One of the more useful concepts that has come out of the formal study of Organizational Change Management is the simple idea that people go through a predictable cycle as they deal with any significant change.
By anticipating how people will go through any given change, a change leader can help stakeholders by giving them what they need to continue along their path.
The Change Curve is based on a model originally developed in the 1960s by Elisabeth Kubler-Ross to explain the grieving process. Kubler-Ross proposed that a terminally ill patient would progress through five stages of grief when informed of their illness.
She further proposed that this model could be adapted and applied to any dramatic life changing situation and subsequently has been widely utilized as a method of helping people understand their reactions to significant change.
The Change Curve, and its associated emotions and actions, is a popular and powerful model to understand and predict how performance and attitude is likely to be affected by the announcement and implementation of significant change. And, more importantly, how leaders can help and support people make their own personal transitions.
Let’s Go Through The Change Curve Stage By Stage
The model is usually illustrated by a left-to-right V-curve that starts with a level line on the left then drops dramatically before climbing to a point higher than where it started. There is a vertical axis on the left representing performance and attitude and a horizontal axis at the bottom representing time.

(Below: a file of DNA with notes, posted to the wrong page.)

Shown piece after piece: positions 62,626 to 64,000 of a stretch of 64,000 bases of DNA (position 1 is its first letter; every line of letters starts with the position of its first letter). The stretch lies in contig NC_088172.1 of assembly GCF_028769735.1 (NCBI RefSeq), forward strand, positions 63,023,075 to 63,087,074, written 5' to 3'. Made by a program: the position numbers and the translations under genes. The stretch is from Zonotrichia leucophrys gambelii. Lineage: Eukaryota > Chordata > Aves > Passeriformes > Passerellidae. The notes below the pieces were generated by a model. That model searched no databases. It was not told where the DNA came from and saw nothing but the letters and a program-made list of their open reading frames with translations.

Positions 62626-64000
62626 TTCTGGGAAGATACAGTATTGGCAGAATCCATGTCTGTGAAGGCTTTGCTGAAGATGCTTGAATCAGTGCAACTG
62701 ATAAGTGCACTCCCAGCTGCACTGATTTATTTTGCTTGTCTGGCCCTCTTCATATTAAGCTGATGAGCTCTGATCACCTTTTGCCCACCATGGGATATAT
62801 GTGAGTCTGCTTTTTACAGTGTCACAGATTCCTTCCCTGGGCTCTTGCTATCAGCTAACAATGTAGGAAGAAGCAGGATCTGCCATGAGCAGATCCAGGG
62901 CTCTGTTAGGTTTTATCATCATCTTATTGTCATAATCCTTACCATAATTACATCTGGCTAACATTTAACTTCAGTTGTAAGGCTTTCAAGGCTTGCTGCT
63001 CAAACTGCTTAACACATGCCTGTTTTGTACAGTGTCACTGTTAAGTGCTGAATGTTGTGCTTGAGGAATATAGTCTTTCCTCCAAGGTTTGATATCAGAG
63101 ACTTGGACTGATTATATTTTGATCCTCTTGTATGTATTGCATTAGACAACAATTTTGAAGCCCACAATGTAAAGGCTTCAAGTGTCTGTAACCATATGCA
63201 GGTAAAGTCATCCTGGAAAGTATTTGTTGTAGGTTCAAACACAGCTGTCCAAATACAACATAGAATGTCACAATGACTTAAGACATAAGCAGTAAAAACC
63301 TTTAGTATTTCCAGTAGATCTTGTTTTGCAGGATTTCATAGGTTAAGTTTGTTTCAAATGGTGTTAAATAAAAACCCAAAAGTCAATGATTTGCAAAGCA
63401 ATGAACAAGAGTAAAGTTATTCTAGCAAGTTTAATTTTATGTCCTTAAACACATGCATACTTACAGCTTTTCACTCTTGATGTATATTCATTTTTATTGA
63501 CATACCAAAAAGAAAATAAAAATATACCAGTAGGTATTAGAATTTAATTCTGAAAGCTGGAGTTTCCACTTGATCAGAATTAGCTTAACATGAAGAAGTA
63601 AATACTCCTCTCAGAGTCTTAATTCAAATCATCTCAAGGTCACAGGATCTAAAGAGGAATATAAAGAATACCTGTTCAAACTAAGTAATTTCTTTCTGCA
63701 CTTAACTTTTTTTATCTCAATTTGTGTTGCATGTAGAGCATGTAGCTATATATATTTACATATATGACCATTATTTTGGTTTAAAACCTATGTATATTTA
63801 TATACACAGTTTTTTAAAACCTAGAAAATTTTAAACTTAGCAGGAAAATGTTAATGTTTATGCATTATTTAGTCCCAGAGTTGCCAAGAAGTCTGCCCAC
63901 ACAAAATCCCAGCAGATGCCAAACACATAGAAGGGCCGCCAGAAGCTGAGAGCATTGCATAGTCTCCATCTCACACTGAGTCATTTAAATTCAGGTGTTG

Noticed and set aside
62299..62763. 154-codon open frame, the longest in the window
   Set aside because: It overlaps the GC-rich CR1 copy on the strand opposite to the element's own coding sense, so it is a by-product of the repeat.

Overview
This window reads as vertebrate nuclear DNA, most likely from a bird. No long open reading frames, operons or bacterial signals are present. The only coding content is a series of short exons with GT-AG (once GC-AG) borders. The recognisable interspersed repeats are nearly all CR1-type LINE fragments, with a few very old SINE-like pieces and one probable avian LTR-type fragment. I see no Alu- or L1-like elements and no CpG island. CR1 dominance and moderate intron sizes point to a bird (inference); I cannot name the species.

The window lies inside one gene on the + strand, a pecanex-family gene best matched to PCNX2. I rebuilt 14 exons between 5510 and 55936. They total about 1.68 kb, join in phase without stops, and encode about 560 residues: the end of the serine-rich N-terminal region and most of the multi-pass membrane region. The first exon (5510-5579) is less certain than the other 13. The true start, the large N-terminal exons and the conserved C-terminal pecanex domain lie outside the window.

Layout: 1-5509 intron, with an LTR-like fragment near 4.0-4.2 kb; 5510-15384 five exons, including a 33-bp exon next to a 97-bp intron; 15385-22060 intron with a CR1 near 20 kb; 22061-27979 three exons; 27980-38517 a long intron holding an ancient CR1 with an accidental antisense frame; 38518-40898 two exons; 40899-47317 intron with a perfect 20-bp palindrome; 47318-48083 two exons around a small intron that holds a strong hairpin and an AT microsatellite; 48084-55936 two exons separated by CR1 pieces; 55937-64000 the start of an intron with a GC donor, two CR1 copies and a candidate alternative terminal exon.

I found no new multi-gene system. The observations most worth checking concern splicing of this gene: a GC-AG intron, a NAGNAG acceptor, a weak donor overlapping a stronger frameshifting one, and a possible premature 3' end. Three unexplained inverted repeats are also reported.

The Change Curve is designed to describe the stages most people go through as they adjust to change. The model is generalized, and the shape of the curve may vary as well as individual reactions.
Stage #1 – The Dip: When a change is introduced into a steady state people’s initial reaction covers a range of emotions and actions as they react to the challenge of the status quo.
Typically, production and attitude drops when the change is initiated and is represented by the left side of the V-curve. The first responses are usually negative and act as downward pressures that may include:
- Shock, at the significance and scale of the changes
- Denial, refusal to accept or even recognize that change is happening
- Anger, Blame and Suspicion, typically directed at leadership
- Fear, of the potential negative consequences of the change
- Hostility, and active resistance against the changes
- Apathy, Bargaining and Frustration, towards adopting the changes
- Depression, over the required personal changes
At this stage, the organization experiences disruption which, if not carefully managed, can quickly spiral into crisis, chaos and disharmony.
This is a critical stage for communication. Here people need information and need to understand what is happening and why. Unaddressed questions fuel doubt, which leads to distrust which drives lower acceptance. Leaders should communicate frequently, take the time to address questions and make sure people know where they can go for more information.
Failing to plan for this dip can prolong or even derail the change initiative. And if not understood or expected can give an early false read the change is failing.
Stage #2 – The Valley: At this stage the change is well into implementation and resistance, hopelessness and despair is at its peak. If not carefully managed people will jump ship and you will be tempted to join them.
There are several catalyst that keeps stakeholders mired in the valley of the curve.
- Lack of Training: Failure to provide the necessary training in the new skills, knowledge and processes the change requires
- Too Many Obstacles: Failure to minimize and mitigate problems people experience
- Unanswered Questions: Failure to create forums to provide reasonable answers to realistic concerns